“It would be a dream to get to keep designing patterns, but I am also keen to continue to build my understanding of the design industry and from as many perspectives as possible,” she says.

UWTSD’s Surface Pattern Design programme team are working with Rolls-Royce on an ongoing talent recruitment strategy, so other students on the programme will be enjoying a Rolls-Royce live brief in the not-too-distant future. 

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“We are resourceful on behalf of the students; we are demonstrative in the way that we grab every worthwhile live brief and project on their behalf,” says Georgia. “Despite the challenges of the last 16 months we have had some incredible opportunities come our way, there is a palpable sense of the design world bouncing back, and they are reaching out to the next generation of design talent. This is wonderful to be a part of.”  

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Art

Former Ospreys player and Paralympic athlete showcases his artwork in new exhibition

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Ospreys rugby player turned Paralympic discus thrower Harrison Walsh from Swansea is this month showcasing his talents away from the athletics stadium and in an art gallery.

London’s Zari Gallery is featuring The Art of the Athlete – an exhibition which runs from 9-27 May and is inspired by sport. Walsh – who is hoping to compete at the Commonwealth Games in Birmingham this summer – is just one of the artists and he has submitted portraits of Kelly Holmes and Roger Bannister:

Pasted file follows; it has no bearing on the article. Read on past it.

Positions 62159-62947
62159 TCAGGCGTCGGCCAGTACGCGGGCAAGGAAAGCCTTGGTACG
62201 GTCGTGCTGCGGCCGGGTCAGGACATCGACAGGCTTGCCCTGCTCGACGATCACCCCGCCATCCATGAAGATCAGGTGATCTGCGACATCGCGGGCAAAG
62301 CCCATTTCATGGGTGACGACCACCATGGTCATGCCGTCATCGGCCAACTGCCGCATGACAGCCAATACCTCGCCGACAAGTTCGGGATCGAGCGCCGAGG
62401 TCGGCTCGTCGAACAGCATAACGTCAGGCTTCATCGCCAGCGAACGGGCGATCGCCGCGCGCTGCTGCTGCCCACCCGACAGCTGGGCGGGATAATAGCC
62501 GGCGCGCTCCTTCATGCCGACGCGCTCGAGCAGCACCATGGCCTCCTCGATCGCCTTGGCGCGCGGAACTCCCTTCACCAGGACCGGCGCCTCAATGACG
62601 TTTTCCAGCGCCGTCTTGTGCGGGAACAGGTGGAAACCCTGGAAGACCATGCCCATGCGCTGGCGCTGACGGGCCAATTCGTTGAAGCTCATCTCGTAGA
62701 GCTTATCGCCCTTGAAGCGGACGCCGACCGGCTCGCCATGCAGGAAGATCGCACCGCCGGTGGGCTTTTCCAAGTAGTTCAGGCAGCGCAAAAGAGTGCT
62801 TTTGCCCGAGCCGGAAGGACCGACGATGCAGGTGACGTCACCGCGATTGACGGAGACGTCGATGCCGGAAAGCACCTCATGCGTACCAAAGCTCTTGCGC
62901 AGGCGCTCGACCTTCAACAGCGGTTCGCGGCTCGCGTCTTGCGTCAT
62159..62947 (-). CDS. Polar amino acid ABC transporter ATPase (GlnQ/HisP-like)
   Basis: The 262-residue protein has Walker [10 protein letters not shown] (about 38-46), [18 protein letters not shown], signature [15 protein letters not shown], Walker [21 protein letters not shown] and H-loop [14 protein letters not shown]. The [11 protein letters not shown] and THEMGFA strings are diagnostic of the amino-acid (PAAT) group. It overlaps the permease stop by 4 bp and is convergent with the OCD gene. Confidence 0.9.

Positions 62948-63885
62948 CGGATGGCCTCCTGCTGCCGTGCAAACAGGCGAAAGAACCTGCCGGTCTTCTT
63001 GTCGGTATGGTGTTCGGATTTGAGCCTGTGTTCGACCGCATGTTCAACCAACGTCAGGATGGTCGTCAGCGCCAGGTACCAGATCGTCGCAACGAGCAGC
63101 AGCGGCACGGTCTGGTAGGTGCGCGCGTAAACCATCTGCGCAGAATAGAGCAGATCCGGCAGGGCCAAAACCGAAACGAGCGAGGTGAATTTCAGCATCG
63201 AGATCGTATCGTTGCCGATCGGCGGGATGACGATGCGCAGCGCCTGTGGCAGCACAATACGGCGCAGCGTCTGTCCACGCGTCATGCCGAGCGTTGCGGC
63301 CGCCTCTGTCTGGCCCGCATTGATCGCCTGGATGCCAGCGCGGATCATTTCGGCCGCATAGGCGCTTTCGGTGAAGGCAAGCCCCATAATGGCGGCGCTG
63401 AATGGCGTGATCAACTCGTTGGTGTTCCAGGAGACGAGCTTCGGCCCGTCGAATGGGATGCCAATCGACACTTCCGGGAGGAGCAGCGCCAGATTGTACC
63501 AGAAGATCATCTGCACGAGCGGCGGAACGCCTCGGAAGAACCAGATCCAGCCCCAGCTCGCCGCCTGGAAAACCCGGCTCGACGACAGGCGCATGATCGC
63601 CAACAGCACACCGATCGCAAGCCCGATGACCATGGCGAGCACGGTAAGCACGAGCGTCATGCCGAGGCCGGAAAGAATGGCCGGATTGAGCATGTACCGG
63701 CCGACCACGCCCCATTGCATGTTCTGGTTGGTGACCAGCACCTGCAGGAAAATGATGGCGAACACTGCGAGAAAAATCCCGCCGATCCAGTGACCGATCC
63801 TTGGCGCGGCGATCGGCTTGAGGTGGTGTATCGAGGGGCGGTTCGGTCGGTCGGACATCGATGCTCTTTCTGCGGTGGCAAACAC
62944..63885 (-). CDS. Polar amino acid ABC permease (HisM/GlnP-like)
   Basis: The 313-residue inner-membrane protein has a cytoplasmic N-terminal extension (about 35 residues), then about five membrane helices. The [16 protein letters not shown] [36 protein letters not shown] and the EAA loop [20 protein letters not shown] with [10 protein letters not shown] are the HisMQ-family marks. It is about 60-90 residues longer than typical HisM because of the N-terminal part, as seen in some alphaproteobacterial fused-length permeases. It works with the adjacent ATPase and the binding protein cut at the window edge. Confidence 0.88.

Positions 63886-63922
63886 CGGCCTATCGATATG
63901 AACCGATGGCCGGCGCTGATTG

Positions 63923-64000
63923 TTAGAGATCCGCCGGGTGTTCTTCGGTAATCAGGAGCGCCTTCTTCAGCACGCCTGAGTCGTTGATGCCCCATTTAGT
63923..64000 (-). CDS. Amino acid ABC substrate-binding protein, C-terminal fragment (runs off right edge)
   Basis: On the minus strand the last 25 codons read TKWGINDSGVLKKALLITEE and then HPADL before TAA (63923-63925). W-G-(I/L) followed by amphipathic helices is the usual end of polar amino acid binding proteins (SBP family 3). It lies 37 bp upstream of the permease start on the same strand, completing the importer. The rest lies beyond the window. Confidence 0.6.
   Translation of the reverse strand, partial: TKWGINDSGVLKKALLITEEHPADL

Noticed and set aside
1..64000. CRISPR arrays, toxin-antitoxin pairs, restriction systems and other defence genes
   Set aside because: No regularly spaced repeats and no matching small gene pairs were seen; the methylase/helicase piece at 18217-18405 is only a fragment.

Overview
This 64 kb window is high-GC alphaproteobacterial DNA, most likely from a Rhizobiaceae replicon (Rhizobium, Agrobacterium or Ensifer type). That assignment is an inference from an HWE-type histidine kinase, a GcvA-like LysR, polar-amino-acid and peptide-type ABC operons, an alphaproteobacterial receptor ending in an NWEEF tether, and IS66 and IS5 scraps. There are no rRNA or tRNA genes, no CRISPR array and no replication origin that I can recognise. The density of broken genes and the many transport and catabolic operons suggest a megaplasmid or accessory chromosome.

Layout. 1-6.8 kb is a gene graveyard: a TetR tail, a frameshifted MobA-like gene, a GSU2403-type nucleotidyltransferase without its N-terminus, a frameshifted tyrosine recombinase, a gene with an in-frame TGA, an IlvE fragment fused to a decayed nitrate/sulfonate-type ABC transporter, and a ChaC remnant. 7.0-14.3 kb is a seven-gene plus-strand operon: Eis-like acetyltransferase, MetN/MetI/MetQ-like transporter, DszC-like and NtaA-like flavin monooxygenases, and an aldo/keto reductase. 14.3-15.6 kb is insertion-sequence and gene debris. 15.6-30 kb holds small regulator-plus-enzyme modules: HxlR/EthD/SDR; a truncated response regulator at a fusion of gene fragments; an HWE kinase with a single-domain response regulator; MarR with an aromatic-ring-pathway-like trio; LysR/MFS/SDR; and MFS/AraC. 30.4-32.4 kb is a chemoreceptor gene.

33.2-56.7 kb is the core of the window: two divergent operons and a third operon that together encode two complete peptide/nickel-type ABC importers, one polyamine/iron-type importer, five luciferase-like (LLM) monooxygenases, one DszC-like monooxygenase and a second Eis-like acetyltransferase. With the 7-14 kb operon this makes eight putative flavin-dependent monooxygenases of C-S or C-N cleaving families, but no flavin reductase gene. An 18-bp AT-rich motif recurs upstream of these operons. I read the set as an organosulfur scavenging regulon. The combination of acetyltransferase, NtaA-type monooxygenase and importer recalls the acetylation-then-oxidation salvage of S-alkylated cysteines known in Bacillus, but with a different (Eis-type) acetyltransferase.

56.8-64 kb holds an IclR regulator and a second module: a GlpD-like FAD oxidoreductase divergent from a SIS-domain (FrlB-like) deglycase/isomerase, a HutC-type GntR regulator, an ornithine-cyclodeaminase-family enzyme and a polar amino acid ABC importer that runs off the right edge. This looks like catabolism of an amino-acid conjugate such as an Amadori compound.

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Harrison Walsh

“My work is in pen and ink and I tend to sketch when I’m away at training camps. It’s a bit surreal to be part of an exhibition but I feel really honoured to be part of it.”

The exhibition will raise funds for The Ron Pickering Memorial Fund and the Lloyd Cowan Bursary which was set up by Olympic 400m Champion Christina Ohuruogu after the death of her legendary coach. Both causes raise funds for the next generation of athletic stars.

Walsh spent his youth climbing the Welsh rugby ranks. A professional rugby player for the Ospreys, the prop had played for Wales’ under 16s, 18s and had been selected for the under 20s. But his dreams were dashed in a career-ending injury at the age of 18 in 2015.

But since discovering athletics, Walsh has won bronze at the European Championships in the discus and holds the world record in the shot. And after just four years of training, he was selected for the Tokyo Paralympics

“My time in rugby was cut short so I didn’t achieve my success in but I feel it is bubbling now and that my time is coming.

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“I love throwing. Athletics has given me so much; it’s the best thing to ever happen to me. If I could ony say to that scared 18-year-old, you’ll find a real passion and you’ll be ok.”

Harrison’s work will be on display from 9-27 May 2022 at Zari Gallery, 73 Newman Street, London, W1T 3EJ.

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National Gallery masterpiece visits Haverfordwest

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The Riverside Library, Gallery and Visitor Information in Haverfordwest is welcoming a very special exhibition this spring, thanks to the National Gallery Masterpiece Tour, sponsored by Christie’s.